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© Mr Glyn Edmunds EFIAP,AMPA,ARPS

IoE Number: 481259
Photographer: Mr Glyn Edmunds EFIAP,AMPA,ARPS
Date Photographed: 07 July 2007
Date listed: 11 April 1995
Date of last amendment: 11 April 1995
Grade II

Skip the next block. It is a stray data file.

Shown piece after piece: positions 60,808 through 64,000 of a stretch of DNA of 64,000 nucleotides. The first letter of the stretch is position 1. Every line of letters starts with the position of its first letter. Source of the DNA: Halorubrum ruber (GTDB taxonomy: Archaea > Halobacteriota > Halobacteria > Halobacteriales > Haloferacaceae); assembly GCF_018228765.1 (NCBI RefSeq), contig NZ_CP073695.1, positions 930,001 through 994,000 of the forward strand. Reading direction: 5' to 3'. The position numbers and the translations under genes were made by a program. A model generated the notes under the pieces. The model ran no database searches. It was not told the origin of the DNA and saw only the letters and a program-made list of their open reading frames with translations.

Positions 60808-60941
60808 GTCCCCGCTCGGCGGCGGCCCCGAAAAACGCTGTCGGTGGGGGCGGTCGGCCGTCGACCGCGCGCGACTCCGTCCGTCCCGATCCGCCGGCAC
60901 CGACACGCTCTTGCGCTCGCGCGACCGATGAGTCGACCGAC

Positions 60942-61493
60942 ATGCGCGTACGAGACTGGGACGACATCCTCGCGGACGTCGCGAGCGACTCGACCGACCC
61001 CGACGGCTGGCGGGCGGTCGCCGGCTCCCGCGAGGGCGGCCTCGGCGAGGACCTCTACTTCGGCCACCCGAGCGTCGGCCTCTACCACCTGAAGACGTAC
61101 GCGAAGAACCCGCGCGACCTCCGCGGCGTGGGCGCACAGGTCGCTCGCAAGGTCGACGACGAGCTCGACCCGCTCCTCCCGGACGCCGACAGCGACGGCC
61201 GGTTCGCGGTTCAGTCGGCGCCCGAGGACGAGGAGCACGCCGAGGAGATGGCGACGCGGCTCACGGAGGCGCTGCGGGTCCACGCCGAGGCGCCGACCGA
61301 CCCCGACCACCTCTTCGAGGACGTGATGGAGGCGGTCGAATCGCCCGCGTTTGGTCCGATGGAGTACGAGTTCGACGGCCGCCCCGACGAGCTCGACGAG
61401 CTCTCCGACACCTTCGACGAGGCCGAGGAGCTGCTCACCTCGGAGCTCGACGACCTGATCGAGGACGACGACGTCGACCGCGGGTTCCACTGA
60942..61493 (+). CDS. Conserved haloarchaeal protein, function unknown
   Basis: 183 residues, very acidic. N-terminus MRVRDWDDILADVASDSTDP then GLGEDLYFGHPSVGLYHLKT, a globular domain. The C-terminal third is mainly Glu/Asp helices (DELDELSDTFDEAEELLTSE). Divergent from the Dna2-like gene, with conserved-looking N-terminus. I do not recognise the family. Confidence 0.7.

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BRIGHTON TQ3104SW SHIP STREET 577-1/64/846 (East side) 11/04/95 Friends' Meeting House and the Cottage II Friends' meeting house. 1805, extended 1850 and 1876. The following will describe the complex in chronological order of construction. First, to the south, the cottage: brick in Flemish bond, flint, and stucco-cement dressings. Roof of slate. EXTERIOR: 3 storeys over basement. 2-window range. Round-arched entrance to right with fanlight of decorative glazing. The single window to the left and the first-floor windows are segmental arched with gauged brick lintels; the second-floor windows are flat arched. All have projecting sills. The window range above the entrance is blocked; the other windows have sashes of an original design: 6 x 6, 3 x 6 and 3 x 3 from ground to second floor respectively. While nothing in the design suggests that the earliest section was built as a meeting house, the first extension to the north, built in 1850, bears all the hallmarks of nonconformist architecture. 2 storeys over basement. 3-window range. Same materials as above. Gable-facing roof is finished as a pediment with its raking cornice that continues around the returns. The elevation below is symmetrically arranged. 2 segmental-arched entrances set under a single-storey enclosed porch, rectangular in plan. The porch entered by a 2 bay arcade of round, diaphragm arches supported on Tuscan pilasters; the entablature above returns and continues across the front wall. Over the entrance to the porch, incised on the frieze of the entablature is the legend: Friends' Meeting House. In the front wall to either side of the porch is one flat-arched window with projecting sill. The first-floor windows are round arched and tied together by a sill band and a dentil-cornice springing band; the window heads have architraves. Each window is rebated and has a panelled spandrel beneath the sill. Mouldings on front wall have a short return. Headers in the left-return wall are burned bricks. On this return, near the corner, is a single-storey entrance porch with segmental-arched entrances. This may be contemporary with the 1876 extension, which is set well back from the 1850 hall. 2 storeys and a 4-window range. Design and materials resemble the 1850 hall. The windows are paired and set back from the plain of the front wall. Constructed to provide education rooms and dormitory space, and now serving as an adult-education centre. It is included here for its group value. (Carder T: The Encyclopaedia of Brighton: Lewes: 1990-: 115R).

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